Sandusky waives hearing, vows to fight charges
Wednesday, December 14, 2011
BELLEFONTE, Pa. (AP) — Former Penn State assistant football coach Jerry Sandusky opted against forcing his accusers to make their claims of child sex abuse in a packed courtroom Tuesday but then took his case to the courthouse steps as his lawyer assailed the credibility of the alleged victims and witnesses.
“There will be no plea negotiations,” defense lawyer Joseph Amendola said. “This is a fight to the death.”
Waiving such a preliminary hearing is not unusual but it was unexpected in this case: Amendola repeatedly had said his client was looking forward to facing his accusers. Afterward, he called the cancellation a “tactical decision” to prevent the men from reiterating the same claims they made to the grand jury.
Lawyers for the alleged victims said some were relieved they would not have to make their claims in public before a trial, but others said they had steeled themselves to face Sandusky and were left disappointed.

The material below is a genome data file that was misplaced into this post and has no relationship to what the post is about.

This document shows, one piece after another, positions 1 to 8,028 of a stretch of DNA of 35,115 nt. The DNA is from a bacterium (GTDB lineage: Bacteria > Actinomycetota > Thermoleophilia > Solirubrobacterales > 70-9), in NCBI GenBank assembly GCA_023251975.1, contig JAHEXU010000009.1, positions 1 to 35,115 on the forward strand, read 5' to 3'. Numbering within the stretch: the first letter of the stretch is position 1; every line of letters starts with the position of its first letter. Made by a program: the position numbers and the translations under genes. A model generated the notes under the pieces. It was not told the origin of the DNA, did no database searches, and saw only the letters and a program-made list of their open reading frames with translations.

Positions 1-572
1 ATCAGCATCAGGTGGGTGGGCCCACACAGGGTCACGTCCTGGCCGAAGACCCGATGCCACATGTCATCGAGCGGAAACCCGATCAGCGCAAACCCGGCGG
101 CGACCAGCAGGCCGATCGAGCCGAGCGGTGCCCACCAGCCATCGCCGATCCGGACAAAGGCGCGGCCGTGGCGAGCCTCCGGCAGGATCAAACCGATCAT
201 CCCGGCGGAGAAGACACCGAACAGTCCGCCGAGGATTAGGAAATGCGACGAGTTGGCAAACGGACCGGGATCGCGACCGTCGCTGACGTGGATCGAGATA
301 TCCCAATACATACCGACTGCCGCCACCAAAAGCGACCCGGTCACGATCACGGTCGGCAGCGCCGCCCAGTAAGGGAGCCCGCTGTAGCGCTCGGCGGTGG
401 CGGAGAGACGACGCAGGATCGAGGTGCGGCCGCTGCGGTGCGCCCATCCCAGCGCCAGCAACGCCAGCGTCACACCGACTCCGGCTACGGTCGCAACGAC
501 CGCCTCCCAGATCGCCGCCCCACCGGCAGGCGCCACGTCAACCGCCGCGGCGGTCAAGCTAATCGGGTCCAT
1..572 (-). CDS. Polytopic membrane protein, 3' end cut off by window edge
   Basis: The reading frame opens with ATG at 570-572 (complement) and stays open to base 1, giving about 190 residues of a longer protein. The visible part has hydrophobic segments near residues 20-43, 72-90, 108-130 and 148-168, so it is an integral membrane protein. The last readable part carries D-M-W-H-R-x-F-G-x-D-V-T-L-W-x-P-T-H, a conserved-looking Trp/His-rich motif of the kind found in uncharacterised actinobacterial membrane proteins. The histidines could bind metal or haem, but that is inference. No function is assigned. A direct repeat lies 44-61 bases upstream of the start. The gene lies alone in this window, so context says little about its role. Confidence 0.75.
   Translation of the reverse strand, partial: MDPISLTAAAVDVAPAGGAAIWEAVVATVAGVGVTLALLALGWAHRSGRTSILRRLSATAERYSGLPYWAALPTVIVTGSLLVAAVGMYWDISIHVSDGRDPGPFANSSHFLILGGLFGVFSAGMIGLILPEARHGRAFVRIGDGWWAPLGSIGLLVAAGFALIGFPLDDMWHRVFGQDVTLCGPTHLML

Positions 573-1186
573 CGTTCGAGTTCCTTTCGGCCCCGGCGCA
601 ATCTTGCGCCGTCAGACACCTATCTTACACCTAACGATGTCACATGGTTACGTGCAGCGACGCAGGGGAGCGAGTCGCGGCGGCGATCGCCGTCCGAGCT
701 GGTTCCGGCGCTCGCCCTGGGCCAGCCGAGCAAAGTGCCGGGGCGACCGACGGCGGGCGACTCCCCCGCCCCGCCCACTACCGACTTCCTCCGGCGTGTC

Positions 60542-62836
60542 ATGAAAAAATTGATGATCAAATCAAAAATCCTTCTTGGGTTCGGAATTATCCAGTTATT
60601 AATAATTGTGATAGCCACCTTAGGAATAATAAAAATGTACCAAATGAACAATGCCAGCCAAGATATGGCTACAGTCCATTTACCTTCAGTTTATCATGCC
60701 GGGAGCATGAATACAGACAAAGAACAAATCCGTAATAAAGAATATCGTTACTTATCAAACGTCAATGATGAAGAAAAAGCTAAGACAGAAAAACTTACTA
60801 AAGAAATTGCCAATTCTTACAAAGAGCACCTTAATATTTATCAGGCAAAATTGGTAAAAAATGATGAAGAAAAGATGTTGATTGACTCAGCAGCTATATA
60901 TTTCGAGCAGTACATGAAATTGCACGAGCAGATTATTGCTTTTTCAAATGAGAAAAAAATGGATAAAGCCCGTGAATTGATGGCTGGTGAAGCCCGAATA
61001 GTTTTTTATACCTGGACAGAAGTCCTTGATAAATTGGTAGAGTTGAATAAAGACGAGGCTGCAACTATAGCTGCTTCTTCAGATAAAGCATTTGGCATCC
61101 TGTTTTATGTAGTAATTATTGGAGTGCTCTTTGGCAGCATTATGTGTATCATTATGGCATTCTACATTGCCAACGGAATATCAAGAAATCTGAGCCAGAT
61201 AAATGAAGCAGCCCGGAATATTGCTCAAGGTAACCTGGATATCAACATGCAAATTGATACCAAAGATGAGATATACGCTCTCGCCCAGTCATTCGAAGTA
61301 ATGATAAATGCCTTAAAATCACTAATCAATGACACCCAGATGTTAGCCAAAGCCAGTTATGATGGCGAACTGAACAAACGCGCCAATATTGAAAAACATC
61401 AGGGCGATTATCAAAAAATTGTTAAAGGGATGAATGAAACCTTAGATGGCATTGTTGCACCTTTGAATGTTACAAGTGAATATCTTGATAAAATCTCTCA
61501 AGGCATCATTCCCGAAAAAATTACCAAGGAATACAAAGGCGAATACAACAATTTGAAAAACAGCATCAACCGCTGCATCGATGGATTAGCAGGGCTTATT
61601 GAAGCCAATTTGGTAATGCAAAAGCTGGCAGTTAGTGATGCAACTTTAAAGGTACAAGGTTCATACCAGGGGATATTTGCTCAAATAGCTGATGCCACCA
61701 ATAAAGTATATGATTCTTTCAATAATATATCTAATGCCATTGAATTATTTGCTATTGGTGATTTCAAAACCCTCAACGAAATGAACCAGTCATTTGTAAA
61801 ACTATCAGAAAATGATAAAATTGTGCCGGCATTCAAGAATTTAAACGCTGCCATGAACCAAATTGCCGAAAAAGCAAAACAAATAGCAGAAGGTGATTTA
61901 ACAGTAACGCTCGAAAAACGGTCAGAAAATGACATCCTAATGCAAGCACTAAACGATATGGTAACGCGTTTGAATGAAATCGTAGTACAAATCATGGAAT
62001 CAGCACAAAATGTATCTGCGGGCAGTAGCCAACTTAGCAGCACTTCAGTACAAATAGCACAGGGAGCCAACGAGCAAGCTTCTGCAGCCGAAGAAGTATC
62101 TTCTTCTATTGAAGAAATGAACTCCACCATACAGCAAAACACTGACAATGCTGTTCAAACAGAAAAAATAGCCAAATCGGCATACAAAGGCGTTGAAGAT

“It would have been apparent from watching those boys and their demeanor that they were telling the truth,” said Howard Janet, a lawyer for a boy whose mother contacted police in 1998 after her son allegedly showered with Sandusky.
Sandusky has denied the allegations, which led to the departures of longtime Penn State football coach Joe Paterno and the university president. He is charged with more than 50 counts that accuse him of sexually abusing 10 boys over the span of 12 years.
Amendola said he believed some of the young men may have trumped up their claims and others may came forward in a bid to make money by suing Sandusky, Penn State and the charity Sandusky founded.
“We’re pursuing a financial motivation,” Amendola said, “Finances and money are great motivators.”
Sandusky told reporters as he left the courthouse that he would “stay the course, to fight for four quarters” and “wait for the opportunity to present our side.”